Monday, June 15, 2009
Cherith's Message at Vineyard Conference
I have already recommended that my readers spend some time with the recording of Cherith Fee Nordling's messages from the recent Vineyard National Conference in Galveston, Texas. I happened upon a very nice summary of the message from the Vineyard Great Lakes website which I am cutting and pasting below. It may help you better understand Cherith's presentation and whet your appetite to hear it for yourself or it may just be enough for you to ponder all by itself. Here goes -
"With the table having been set the night before by Bert, Cherith blew the gathering away with aprophetic talk. It is hard to capture in words how palpable the presence of God was from the moment she began to speak. Her assigned topic was “What impact will the coming Kingdom have on Heroic Leadership?” In seeking God’s heart in answer to this question the simple prophetic answer is: The Kingdom will kill us! The Vineyard must stop sidestepping death, because death and suffering are where the New Creation breaks into our world. This is about death and resurrection. In order to experience the future resurrection we must be willing to bear the cost of death in the present.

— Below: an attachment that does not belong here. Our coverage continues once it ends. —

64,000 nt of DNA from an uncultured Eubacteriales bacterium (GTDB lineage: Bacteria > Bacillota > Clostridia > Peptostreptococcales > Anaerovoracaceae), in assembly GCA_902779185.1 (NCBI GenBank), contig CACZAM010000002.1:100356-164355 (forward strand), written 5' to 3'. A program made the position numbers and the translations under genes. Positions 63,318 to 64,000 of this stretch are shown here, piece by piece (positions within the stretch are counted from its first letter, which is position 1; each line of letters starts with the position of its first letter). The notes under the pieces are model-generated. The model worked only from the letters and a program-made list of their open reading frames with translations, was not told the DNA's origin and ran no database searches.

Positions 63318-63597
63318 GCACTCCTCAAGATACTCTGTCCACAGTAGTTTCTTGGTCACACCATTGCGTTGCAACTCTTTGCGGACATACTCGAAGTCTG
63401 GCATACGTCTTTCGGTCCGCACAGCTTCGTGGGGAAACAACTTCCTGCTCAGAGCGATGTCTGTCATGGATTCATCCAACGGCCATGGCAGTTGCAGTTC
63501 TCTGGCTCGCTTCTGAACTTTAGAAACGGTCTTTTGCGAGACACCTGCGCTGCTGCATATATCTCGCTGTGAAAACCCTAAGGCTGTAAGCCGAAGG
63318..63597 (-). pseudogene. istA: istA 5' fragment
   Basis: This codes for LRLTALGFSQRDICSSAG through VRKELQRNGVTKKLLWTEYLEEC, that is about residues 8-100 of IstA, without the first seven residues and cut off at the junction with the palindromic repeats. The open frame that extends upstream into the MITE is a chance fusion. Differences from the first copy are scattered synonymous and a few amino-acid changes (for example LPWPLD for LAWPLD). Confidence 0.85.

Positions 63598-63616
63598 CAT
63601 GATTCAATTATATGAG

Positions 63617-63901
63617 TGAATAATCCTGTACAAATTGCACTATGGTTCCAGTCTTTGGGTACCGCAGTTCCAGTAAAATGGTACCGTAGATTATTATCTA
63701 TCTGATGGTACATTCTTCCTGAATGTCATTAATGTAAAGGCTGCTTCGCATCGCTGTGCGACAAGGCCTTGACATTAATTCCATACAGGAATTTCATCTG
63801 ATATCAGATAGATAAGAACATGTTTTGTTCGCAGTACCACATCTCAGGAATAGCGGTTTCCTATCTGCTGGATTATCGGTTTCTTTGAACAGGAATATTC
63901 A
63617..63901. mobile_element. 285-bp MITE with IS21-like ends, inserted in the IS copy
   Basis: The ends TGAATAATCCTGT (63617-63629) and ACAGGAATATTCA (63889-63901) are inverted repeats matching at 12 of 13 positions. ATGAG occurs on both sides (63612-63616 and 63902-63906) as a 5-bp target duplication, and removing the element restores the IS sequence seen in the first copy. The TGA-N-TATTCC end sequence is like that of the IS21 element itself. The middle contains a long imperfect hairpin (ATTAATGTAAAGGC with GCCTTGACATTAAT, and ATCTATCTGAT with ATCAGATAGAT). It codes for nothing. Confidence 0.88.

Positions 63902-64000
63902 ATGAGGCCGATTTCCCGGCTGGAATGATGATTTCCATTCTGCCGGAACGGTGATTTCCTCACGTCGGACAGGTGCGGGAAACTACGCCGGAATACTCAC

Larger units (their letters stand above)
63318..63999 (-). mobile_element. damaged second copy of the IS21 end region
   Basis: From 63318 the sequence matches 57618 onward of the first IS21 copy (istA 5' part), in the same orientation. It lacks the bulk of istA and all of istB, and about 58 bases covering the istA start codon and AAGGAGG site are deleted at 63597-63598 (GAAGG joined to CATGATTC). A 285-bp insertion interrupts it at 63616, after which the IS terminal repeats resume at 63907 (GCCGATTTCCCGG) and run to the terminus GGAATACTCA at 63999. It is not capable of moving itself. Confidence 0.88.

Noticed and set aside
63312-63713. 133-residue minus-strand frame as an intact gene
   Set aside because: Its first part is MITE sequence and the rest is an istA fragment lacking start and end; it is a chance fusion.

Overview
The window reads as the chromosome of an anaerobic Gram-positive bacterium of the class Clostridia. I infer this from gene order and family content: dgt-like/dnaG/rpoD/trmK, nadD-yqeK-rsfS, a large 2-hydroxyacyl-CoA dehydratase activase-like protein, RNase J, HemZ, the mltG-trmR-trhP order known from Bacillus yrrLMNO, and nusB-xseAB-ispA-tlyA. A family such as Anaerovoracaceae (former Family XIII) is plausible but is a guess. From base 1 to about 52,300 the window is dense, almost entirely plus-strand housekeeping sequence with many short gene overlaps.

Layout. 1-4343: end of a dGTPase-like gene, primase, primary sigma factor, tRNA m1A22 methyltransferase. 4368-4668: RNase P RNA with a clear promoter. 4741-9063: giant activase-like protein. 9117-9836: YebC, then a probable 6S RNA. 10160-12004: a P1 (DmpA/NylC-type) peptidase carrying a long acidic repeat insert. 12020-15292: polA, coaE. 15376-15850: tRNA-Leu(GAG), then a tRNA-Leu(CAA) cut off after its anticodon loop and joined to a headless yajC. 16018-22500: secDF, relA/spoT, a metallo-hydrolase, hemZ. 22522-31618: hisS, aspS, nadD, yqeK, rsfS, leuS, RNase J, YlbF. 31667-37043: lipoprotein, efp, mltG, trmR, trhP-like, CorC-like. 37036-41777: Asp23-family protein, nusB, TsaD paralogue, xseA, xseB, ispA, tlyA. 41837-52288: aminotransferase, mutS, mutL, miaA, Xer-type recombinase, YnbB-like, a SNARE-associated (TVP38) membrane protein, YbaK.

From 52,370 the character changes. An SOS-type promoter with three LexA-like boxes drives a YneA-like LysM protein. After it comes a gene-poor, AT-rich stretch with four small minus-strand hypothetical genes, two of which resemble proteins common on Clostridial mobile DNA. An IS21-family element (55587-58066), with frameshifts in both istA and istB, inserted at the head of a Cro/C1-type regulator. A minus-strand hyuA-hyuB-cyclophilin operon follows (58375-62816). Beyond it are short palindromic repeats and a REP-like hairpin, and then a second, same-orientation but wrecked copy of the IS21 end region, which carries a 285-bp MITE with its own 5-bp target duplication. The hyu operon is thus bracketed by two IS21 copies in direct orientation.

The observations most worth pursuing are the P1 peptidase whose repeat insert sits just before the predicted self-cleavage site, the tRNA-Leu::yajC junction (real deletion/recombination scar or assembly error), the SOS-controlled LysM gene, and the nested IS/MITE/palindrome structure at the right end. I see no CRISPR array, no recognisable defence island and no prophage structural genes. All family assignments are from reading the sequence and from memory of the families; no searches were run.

There will be a great temptation to be liked; to do the things that make sense; to dodge the cost of the present. She said the most of us desire to be the Lord’s friend with benefits, but heroic leadership is costly, and Jesus understood the cost. Jesus was tempted just as we are, but lived out of a connection to the Father fueled by the Spirit. (This is the best explanation that I have ever heard of Jesus being tempted like we are – I mean she got right down to it – that yes Jesus did in fact have a penis and did in fact experience sexual temptation).
We think that we have counted the cost but we haven’t. Right now the church is heavily invested in resuscitation, but God is in the business of ressurection. We are going to have to die to experience resurrection. This was a very compelling call to embrace a theology of suffering (it reminded me of what Gary Best said about developing of a theology of suffering). The ministry time that followed was an intense time of repentance, and truly laying down our lives. It would be well worth the time investment of listening to this talk online: